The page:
Coarse salt and freshly ground black pepper to taste
¼ cup freshly grated Parmesan cheese
1. Preheat the oven to 450 degrees.
2. Slice the potatoes ⅛ inch thick (a mandoline is helpful here, but not required).
3. Heat 1 tablespoon of the olive oil in a large skillet over medium-high heat. Remove the sausage from its casing and crumble the meat into the hot pan. Cook the meat about 5 to 7 minutes, breaking it up into smaller bits with a wooden spoon as it browns. (If using precooked sausage such as ’Atsa Spicy Pizza Sausage, skip this step; just add 1 tablespoon oil to the skillet and cook the garlic and shallots in it..)
4. Reduce the heat to medium, add the garlic and shallots to the pan, and saute with the sausage.
5. Stretch the dough out and press it onto a baking sheet. Drizzle the remaining olive oil over the dough and then set half of the potato slices in one layer across the dough. Put the other half of the potatoes in the pan with the sausage and cover with a lid or foil. Transfer the dough to the hot oven and bake for 5 minutes.
6. Remove the pizza from the oven and sprinkle half the Fontina over the first layer of potatoes. Spread the sausage, garlic, shallots, and remaining potatoes on top. Season with salt and pepper. Add the rest of the Fontina and the Parmesan. Return the pizza to the oven and bake 10 to 15 minutes more, until the cheese is bubbly, the crust is golden, and the potatoes are tender.
Time: 45 minutes
Leftover potential: Good, especially if reheated in the oven
Tuesday, February 09, 2010
Every now and then (about twice per winter, on the darkest and wettest of days) I get a hankering for lentils. Luckily, I have a good recipe for an easy lentil soup. Unluckily (or less luckily, anyway), A doesn’t really like lentils. And although he’s quite the champ about trying everything I make, eating one serving without complaint even if he doesn’t care for it, comforting me if I'm disappointed in the product of my labors, and enduring my barrage of requests for reassurance (“Do you like it? It’s good, right? You’d have it again?”—being the companion of a food blogger is a burden sometimes, I imagine), I can always tell whether he really likes something based on how much he eats the leftovers. And the last time I made lentil soup, I had to slog my way solo through all four remaining bowls, which dampened my enthusiasm for it a bit.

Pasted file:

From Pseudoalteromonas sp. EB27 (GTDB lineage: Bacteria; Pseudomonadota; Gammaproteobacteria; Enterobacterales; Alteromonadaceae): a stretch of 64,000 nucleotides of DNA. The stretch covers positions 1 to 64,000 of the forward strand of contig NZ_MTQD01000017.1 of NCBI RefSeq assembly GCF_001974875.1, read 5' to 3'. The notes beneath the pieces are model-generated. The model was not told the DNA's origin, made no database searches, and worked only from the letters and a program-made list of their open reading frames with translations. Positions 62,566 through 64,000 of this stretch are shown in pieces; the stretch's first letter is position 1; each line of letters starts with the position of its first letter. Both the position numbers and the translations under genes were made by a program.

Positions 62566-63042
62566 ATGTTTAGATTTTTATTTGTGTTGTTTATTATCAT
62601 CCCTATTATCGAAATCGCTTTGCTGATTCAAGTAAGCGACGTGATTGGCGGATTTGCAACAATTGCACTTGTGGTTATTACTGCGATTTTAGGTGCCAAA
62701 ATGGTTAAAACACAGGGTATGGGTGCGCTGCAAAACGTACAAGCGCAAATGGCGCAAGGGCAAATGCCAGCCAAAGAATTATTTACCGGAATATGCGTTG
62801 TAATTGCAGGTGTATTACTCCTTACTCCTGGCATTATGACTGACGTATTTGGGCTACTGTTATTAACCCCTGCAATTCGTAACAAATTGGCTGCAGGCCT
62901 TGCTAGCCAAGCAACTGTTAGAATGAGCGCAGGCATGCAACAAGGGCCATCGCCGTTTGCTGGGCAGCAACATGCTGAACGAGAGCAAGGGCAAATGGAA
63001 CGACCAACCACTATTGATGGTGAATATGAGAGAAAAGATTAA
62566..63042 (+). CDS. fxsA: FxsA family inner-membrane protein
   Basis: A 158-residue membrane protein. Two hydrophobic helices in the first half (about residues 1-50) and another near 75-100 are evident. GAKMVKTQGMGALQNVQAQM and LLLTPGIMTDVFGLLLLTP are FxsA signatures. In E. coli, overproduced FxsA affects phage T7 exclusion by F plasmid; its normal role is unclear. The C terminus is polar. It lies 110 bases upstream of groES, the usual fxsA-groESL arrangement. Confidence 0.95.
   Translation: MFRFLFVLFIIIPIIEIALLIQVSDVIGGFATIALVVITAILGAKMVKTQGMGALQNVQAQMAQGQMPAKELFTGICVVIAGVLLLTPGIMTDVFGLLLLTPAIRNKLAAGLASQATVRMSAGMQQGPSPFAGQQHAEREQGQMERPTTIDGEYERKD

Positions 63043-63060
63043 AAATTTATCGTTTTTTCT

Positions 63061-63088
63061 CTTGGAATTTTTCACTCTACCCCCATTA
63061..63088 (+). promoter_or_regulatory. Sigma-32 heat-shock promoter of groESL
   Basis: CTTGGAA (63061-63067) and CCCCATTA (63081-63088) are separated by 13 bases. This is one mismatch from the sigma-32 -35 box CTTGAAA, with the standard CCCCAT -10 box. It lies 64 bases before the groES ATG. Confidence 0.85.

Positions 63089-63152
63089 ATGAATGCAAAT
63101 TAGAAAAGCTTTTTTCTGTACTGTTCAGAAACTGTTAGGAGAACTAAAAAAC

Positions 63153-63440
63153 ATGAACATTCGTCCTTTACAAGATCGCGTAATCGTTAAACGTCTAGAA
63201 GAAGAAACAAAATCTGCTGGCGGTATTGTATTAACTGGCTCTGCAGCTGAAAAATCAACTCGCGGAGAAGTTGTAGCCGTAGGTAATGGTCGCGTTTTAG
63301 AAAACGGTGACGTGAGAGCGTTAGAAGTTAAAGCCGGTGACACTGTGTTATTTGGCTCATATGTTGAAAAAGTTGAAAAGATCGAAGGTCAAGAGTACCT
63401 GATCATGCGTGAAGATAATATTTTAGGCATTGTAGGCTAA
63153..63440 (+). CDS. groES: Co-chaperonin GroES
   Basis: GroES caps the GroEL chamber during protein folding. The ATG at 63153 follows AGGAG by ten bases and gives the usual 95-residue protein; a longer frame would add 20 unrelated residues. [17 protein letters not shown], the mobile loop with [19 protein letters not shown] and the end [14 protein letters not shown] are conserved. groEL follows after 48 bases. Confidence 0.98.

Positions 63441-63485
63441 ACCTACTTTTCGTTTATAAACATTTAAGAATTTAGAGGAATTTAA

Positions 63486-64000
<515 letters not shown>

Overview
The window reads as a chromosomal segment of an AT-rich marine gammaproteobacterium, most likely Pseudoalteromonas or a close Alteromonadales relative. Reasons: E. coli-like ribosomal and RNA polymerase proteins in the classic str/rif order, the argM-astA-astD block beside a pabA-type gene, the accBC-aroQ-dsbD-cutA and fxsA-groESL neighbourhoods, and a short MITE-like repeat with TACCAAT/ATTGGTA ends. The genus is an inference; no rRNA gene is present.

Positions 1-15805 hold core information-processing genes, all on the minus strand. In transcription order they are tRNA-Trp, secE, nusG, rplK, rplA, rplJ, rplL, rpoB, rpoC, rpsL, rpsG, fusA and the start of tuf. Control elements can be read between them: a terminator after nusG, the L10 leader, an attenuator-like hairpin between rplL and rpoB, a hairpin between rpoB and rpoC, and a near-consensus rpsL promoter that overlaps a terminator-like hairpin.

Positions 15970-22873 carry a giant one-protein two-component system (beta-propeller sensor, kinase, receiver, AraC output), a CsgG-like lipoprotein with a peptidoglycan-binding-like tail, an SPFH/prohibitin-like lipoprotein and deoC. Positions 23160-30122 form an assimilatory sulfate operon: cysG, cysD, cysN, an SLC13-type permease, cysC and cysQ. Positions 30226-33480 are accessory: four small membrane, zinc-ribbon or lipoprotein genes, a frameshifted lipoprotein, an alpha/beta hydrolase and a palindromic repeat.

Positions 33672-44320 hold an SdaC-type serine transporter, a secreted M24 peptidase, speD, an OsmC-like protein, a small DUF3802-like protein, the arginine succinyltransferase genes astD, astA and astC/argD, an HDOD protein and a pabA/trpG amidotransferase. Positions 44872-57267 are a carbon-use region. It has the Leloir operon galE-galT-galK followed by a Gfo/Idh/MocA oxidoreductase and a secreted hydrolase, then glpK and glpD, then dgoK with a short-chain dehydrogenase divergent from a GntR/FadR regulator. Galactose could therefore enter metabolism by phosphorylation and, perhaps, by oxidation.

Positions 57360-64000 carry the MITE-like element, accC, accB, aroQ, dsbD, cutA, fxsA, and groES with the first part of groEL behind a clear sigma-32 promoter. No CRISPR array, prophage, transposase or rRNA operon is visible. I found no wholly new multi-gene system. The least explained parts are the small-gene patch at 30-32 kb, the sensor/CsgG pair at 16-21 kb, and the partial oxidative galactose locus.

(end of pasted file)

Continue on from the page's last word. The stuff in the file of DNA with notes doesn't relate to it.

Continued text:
So when I saw this bacon- and sausage-studded lentil stew at Simply Recipes, I thought (a) “That looks delicious!” and (b) “That might be a good way to get A to enjoy lentil soup!” (If you haven't noticed by now, "bacon" is pretty much the magic word where A is concerned.) Besides the addition of meat, the recipe isn’t too different from my old one, only without the tomatoes and with some additional seasonings. I went easy on the cumin, not wanting my soup to taste like tacos, but in the end it wasn’t too assertive and paired well with the flavor of the lentils. And I downright loved the hit of vinegar stirred in just before serving—I didn’t have sherry vinegar, and while the recipe suggested cider vinegar as a substitute, I went with balsamic, one my secret ingredients for pizza sauce, and was not sorry.